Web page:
Happy Valentines Day everyone!
There’s an old Italian proverb that goes moglie e buoi dei paesi tuoi. Roughly translated, it means “choose wives and oxen from your own town.” Today, it’s often used to suggest that you’re better off with a partner who comes from the same country as you.
More people are living and working aboard than ever before. As a result, lots of people are proving the old Italian saying wrong and entering into happy relationships with partners of different nationalities.
For many, this means a relationship where both partners have different native languages. Like me and my partner Matteo: my native language is English, his is Italian.
I get asked tons of questions about what it’s like being in a relationship with someone who doesn’t speak the same first language as me. So in honour of the big V-day, I’m sharing the answers to three of the most commonly asked questions:
1. You must be completely fluent in Italian by now, right?
Finding a boyfriend or girlfriend from a foreign country is often singled out as the easiest way to learn a language. But this kind of relationship is a bit like moving abroad: it provides a good opportunity to boost your language skills, but it doesn’t guarantee success on it’s own.
Firstly, it depends on which language you speak together. If your partner is fluent in your native language, it’s very easy to fall into the trap of using that language all the time, particularly if that’s the language you used when you first met.
And even if you speak together in your partner’s native language, your other half may not be the best person to help you perfect your language skills once you get past a certain level. It’s well documented that people who spend a lot of time together develop similar speech styles: if your significant other communicates with you in their native tongue, they’re likely to simplify their speech to some extent.
Even though we communicate in Italian most of the time, my relationship with Matteo doesn’t stretch my Italian skills as much as you might imagine. He doesn’t dumb things down on purpose; he’s just subconsciously adapted his communication style to match mine. And I find myself doing the same thing when we speak in English.
2. Do you get each other’s humour?
Yes and no.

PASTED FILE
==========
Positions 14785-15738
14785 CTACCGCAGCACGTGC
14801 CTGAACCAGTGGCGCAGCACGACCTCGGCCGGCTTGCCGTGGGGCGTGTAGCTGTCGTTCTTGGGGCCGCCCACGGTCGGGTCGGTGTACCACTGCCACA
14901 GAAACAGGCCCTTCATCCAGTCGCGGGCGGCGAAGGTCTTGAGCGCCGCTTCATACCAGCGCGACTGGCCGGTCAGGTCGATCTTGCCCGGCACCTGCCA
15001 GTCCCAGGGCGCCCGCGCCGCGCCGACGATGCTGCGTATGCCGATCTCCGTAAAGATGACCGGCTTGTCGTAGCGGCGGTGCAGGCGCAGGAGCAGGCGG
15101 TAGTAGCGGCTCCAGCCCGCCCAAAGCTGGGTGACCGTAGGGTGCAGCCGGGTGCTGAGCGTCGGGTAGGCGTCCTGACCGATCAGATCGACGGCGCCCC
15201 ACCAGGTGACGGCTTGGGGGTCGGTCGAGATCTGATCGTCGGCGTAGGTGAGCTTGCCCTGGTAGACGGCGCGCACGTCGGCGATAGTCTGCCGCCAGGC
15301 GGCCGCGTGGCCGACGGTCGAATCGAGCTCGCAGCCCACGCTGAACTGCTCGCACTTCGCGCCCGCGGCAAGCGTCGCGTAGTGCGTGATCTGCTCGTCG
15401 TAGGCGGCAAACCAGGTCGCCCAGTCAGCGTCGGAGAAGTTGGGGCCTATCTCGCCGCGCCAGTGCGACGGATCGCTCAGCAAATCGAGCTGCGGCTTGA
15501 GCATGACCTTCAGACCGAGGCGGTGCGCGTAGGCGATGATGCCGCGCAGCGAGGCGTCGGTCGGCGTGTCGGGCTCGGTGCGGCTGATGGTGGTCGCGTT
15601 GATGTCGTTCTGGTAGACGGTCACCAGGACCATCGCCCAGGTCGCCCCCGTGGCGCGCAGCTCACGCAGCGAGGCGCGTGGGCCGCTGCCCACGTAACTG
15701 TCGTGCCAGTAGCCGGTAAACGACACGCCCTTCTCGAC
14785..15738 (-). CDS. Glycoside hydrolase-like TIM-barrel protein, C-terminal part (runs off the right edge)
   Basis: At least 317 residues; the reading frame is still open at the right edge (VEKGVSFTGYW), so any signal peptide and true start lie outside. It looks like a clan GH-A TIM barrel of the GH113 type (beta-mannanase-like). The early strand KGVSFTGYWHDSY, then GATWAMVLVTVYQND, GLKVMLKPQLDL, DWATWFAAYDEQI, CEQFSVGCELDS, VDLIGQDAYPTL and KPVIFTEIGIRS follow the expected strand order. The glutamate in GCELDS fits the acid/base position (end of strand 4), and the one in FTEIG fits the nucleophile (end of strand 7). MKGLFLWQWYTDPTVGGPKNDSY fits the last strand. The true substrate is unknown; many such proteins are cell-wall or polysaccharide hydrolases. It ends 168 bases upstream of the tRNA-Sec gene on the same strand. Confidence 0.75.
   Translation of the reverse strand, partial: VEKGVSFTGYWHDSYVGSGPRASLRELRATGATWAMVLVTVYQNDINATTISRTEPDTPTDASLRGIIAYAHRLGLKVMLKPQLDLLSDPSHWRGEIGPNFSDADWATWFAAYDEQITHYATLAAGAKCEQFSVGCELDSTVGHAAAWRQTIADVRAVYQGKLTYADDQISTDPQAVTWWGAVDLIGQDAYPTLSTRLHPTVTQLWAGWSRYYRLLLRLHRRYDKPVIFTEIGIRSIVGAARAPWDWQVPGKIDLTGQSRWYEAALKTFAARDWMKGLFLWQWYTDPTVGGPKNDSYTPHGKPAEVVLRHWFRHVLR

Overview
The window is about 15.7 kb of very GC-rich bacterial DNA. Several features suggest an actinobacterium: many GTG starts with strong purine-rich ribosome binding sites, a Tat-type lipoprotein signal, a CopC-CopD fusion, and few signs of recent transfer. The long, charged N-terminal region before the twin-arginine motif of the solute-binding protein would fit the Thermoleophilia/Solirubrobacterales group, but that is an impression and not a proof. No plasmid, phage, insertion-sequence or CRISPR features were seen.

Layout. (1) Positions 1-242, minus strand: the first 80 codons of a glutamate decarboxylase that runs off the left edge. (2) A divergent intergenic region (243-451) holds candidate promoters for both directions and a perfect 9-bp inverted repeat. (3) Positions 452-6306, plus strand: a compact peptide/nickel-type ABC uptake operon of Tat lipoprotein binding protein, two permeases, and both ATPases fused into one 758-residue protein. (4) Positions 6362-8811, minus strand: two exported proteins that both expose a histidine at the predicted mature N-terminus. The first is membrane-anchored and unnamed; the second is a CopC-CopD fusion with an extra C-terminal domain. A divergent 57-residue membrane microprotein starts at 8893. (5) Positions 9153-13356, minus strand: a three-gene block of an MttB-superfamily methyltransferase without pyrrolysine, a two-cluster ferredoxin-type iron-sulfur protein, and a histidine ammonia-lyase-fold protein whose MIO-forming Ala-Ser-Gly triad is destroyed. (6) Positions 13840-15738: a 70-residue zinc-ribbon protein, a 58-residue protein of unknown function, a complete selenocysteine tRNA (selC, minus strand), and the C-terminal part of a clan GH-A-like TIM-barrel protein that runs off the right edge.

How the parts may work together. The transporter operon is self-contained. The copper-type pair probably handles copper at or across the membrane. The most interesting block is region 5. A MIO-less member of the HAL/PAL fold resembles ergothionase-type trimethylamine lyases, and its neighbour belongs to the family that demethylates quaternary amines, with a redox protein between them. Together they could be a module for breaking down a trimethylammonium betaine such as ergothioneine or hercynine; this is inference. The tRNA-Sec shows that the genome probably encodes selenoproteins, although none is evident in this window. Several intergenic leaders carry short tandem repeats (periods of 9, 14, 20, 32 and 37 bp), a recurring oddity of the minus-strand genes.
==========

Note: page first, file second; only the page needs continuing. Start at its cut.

We have lots of laughs together and in many ways we share a similar sense of humour. But the language barrier means that sometimes we need to explain jokes to each other, particularly if they involve cultural references or wordplay. Some people might find that tedious, but we love sharing English and Italian humour with one another, and getting a laugh when the penny finally drops.
3. Is it hard to get along with each other’s friends and family?
Luckily most of our friends and family are open minded, loving and patient: everyone gets on well, even if they don’t speak the same language. In my experience, cultural awareness trumps language skills when mixing with family and friends: people tend to be more understanding of language mistakes than they are of cultural faux pas.
It’s surprising how easy it is to form bonds with people with non-linguistic communication like smiling, helping and sharing. When Matteo first met my family, he didn’t speak any English, but it didn’t seem to matter that much. My dad took him out to play golf anyway and they had a fun day together. When Matteo did things around the house, my mum was really pleased to see that I had met a nice, helpful bloke. For us, when meeting friends and family, it seems that actions really do speak louder than words.
Of course, if our mums meet, they won’t be able to talk to each other all that much. But that might not be such a bad thing after all!
Now I’d like to hear from you. Have you ever been in a relationship with someone who speaks a different native language? What did you find challenging? What did you find rewarding?